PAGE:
Cook could learn a lot from Dhoni, the king of cool
England's new captain set to feel the pressure that opposite number knows how to handle
Among Alastair Cook's qualities as the captain of England will be his composure. He will usually act and, on the days he has shaved, look like the choirboy he once was.
But this will pale next to Mahendra Singh Dhoni, his counterpart with India. Cook may be calm, he may be a man who never perspires but compared to Dhoni he will reveal a thousand feelings with every ball that is bowled.
Dhoni is utterly inscrutable on a cricket field. True, as captain he directs traffic from time to time, it being difficult for a wicketkeeper-captain to attract the attention of his men. But he betrays no emotion.
It was instructive to watch him in England last summer when India were being bashed from pillar to post. Anybody asked to tell how India were doing purely from watching Dhoni in business would have guessed that they were holding their own at worst.
It will be fascinating, it always is, to watch the two captains at work in this Test series. There will be long, hot, dusty days in the field for both of them when directing traffic is all that they can do.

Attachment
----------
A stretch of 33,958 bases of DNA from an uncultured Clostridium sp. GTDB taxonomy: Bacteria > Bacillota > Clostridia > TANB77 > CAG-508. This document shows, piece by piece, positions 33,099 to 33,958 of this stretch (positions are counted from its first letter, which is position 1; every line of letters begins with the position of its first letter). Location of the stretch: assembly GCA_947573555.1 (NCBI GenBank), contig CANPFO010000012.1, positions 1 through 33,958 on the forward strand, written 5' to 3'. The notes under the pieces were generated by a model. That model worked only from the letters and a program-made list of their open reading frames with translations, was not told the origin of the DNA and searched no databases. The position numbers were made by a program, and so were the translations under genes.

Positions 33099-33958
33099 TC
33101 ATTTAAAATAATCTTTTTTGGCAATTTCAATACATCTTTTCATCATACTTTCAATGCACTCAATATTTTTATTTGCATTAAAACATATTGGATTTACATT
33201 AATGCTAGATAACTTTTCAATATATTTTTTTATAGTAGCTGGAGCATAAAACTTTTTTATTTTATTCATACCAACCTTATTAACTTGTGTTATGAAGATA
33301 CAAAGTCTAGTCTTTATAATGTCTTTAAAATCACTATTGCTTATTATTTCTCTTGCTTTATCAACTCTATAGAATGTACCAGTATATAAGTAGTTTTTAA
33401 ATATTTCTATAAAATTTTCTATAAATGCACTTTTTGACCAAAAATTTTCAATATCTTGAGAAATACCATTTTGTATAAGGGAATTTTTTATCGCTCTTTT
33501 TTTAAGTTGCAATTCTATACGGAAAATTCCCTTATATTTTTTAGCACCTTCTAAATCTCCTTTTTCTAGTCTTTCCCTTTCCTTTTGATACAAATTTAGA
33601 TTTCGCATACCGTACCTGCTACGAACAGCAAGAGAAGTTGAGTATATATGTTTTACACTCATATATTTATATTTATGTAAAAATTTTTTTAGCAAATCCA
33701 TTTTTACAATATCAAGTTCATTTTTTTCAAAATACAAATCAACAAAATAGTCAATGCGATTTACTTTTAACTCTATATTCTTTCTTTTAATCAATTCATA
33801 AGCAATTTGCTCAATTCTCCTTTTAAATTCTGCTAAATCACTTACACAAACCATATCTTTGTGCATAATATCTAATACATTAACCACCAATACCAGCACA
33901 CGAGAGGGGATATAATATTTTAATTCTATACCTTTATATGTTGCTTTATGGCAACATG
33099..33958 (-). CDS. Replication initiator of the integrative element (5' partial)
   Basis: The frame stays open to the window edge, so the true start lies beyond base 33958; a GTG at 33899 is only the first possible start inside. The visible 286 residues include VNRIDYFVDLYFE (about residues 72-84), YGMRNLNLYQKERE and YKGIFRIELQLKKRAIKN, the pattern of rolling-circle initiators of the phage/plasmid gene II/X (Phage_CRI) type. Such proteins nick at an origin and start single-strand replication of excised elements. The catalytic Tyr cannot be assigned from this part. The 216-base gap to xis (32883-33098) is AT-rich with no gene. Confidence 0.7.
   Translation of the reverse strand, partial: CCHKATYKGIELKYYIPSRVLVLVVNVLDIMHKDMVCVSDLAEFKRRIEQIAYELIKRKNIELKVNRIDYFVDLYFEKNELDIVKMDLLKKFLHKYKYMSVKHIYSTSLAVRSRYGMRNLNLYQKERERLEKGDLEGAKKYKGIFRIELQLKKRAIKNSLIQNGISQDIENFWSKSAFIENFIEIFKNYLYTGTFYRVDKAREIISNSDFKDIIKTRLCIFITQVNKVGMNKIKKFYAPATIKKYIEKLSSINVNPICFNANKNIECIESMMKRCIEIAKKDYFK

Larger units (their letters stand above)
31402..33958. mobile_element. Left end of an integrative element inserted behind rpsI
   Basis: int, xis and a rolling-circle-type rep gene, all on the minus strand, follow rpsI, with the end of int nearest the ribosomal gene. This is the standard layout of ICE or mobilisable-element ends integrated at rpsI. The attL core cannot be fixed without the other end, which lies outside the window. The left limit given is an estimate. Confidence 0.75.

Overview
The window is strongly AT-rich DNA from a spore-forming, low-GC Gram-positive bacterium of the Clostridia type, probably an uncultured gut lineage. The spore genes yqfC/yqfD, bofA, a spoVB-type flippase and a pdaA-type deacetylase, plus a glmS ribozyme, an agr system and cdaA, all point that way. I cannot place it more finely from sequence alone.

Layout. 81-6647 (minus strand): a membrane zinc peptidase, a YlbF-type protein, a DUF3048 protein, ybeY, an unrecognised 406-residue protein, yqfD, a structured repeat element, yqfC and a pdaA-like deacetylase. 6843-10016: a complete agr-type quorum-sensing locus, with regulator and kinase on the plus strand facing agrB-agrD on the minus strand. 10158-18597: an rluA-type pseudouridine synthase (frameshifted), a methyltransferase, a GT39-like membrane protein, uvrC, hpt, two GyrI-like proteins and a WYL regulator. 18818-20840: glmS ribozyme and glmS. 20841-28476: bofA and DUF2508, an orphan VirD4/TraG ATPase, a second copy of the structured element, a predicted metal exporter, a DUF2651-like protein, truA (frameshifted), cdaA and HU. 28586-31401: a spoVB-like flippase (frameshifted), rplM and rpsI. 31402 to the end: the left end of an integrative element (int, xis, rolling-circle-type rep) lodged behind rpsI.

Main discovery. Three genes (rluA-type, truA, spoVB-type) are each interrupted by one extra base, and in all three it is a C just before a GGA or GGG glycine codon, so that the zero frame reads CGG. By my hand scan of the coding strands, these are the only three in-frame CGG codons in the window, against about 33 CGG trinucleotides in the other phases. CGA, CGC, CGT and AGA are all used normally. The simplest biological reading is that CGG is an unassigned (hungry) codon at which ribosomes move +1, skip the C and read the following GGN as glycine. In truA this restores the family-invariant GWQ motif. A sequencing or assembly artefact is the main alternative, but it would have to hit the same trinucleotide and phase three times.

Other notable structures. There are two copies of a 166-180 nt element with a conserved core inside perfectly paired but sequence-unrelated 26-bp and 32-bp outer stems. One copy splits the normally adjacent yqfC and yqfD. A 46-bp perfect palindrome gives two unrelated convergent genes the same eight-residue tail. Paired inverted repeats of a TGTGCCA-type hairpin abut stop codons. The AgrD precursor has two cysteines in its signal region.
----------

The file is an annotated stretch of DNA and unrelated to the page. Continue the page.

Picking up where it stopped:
Cook is at the start of his great adventure and given the demanding nature of the challenge, recriminations will be few if England fall to India. The manner of their falling would be the significant aspect.
Dhoni, by contrast, is a man under close scrutiny if the media coverage of the past week is to be believed. It is difficult to do so. Winning a World Cup buys you as much freedom in India as winning the Ashes in England, or winning the lottery anywhere. You can virtually name your own retirement date.
Public gratitude is so abundant that the here and now tends to be overlooked.
There is a sentiment abroad that Dhoni has taken India, in Tests at any rate, as far as he can. This has evolved from the two hammerings his side received in England in the summer of 2011 and in Australia immediately after. They lost eight Tests without reply.
If Dhoni is a man feeling the pinch, it was typical that he showed no sign of it whatever yesterday. Perhaps he knows that Tests have ceased to count on the graph. In the Indian public's estimation they are equivalent to a television company bidding for broadcasting rights – worth much less than limited-overs matches.
Dhoni is aware that Test cricket is sliding in public affection and perhaps attention but he made a reasonable fist of defending it without being gooey-eyed as cricketers so often are.
"A lot depends on the economy, the reason being it's very competitive," he said. "Five days in a week makes it very difficult for a large amount of people to come on to the field because it's not very easy to work in the private sector and turn up and say I'm going on holiday, I want to see India play.
"But still a decent amount of people turn in to see the Test matches. We have seen in the smaller cities, we have got more crowds compared to the bigger cities. I don't think it's really alarming. There was a period once when the stadiums were house full when it came to Test cricket. But we still get a decent amount of people in."